How do you feel about keyboards? Do you like ’em gloomy and atmospheric? Synthy and cheesy? Perhaps the classic piano flavor does it for you. Whatever your tastes, X.Kernel have got you covered. Their debut Face the Truth follows eight long years of melodic rumination and, if the album art can be believed, enough Phoenix Wright to cause nightmares. Given my last encounter with a band brought to you by the letter “X,” I’m more cautious than normal, but maybe the truth will set X.Kernel free.
“Exhausted” makes clear from the start that the Ukrainians have more keys than a locksmith. Far heavier on the “melodic” than the “death,” they rely on heavy pseudo-gothic tones to mix Gothenburg influences old and new, ranging from In Flames to Arch Enemy to Soilwork. Face the Truth plops Alina Borodkina and her magical 88 front and center in a fashion reminiscent of Kalmah, though the Finns’ tones were never so ostentatious in their black-and-white delivery. On the string side, Nikita Larionov’s axe-work would make Jesper Strömblad proud. “Kingdom of Pain” keeps the In Flames riffing, but morphs the keys to a cleaner tone. A synth underbelly has a minor say, but the occasional pairing of heat and mourning exude whiffs of Before the Dawn. On its face, it’s an enticing offering for fans of the genre, if they can overcome the pervasive sense of familiarity.
The pre-sunrise feeling continues on “In the Void,” as Max Sklyar puts on a gothic voice that sounds like a just as cheesy but somewhat less terrible Oliver Bandmann (Aeternitas). His baritone deliveries on “In the Void,” “No Fate,” and “Dream of Sun” could be stronger, but their measured use bolsters otherwise generic growls. However mediocre, they represent a shot of character the band is sorely missing. The problem with Face the Truth – past the keyboard production – comes from how easily everything is lost in the shuffle. The keyboard melodies never land in the way necessary to anchor the album. “Exhausted” offers maybe the strongest key melody on the record; returns only diminish from there. Worse yet are the ones that would be catchy, at least relatively, but for their obnoxious tones. At their worst, the lukewarm direction and development of “Dying Gods” and “No Fate” leave me stifling a yawn. The guitars draws straight lines to bands I enjoy, but shine sparingly with the keyboards chauffeuring them constantly. The cleaner tone of “Kingdom of Pain” eases this pain a bit, but the respite is short-lived. At first, “Stay Alive” houses all the ferocity expected from a mid-album pace shift, but as the omnifuckingpresent keys bleed in, my enthusiasm slips away.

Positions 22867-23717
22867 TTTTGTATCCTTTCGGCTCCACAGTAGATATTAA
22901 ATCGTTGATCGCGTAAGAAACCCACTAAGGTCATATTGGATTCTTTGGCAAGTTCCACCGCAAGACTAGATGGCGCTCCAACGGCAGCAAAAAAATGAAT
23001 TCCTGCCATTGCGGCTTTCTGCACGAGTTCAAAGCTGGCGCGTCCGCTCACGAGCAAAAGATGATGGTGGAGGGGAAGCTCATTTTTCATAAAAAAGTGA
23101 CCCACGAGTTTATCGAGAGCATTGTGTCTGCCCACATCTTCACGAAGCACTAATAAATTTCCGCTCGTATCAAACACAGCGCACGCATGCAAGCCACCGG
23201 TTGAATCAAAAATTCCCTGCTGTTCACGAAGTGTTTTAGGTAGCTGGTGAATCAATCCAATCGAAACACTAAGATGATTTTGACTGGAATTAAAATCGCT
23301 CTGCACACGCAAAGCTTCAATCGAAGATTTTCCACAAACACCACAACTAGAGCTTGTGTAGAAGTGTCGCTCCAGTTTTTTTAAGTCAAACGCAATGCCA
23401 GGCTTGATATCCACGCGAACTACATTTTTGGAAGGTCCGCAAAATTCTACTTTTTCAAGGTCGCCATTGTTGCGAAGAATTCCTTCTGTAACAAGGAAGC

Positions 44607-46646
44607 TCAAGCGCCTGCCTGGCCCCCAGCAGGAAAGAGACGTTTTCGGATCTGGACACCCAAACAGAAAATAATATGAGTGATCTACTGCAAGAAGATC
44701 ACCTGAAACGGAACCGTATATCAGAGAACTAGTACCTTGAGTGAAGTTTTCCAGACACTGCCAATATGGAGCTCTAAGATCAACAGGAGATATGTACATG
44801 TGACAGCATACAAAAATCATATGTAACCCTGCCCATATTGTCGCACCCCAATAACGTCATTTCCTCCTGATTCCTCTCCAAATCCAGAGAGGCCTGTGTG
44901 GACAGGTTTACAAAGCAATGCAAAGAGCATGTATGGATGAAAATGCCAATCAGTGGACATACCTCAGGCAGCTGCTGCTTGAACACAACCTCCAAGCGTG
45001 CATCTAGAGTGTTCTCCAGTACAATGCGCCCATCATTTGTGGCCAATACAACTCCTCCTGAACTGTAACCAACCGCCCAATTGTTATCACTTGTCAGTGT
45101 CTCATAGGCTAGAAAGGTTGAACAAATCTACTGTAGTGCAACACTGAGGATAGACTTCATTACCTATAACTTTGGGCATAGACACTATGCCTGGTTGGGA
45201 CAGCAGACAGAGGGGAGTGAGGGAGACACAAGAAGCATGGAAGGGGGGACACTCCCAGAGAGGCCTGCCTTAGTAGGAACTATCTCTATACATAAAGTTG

I can’t help but shake my head, because I should be eating this stuff up. “The Last War” proves that this formula can succeed under balanced implementation. X.Kernel still utilizes those noodly tones, but rather than gobbling up the entire track, they stand alongside the guitars. The song still forces a wince —Sklyar brings the cheese Borodkina left behind — but it’s a nice change of pace. Dual solos from Borodkina and Larionov take a neo-classical bent to cap a track I wish the rest of the album could have emulated. The keys are effective without being a massive affront to my ears. “The Last War” also sees drummer Dmitriy Kruglik finally thump his way through the busy production of an album where Oles Malezhik’s brief-but-regular bass fills somehow stand out more than the bloody percussion. While the production falters, at least Borodkina and Larionov have their heads in the right place. They want their melodeath to be catchy and memorable. I admire the attempt, but they succeed only on the latter and for the wrong reasons.
On paper, Face the Truth is primo Wvrm bait, but those insipid keytones do me in. Perhaps X.Kernel have it in them to right the ship. As my fiancee likes to say about every fixer-upper house I don’t want any part of, the band has good bones. The melodeath scene could definitely use another key-central band, especially given Kalmah‘s extended absence. With more polish and less infuriating production decisions, they could fill a wide-open niche. I just hope it doesn’t take another eight years to get to there.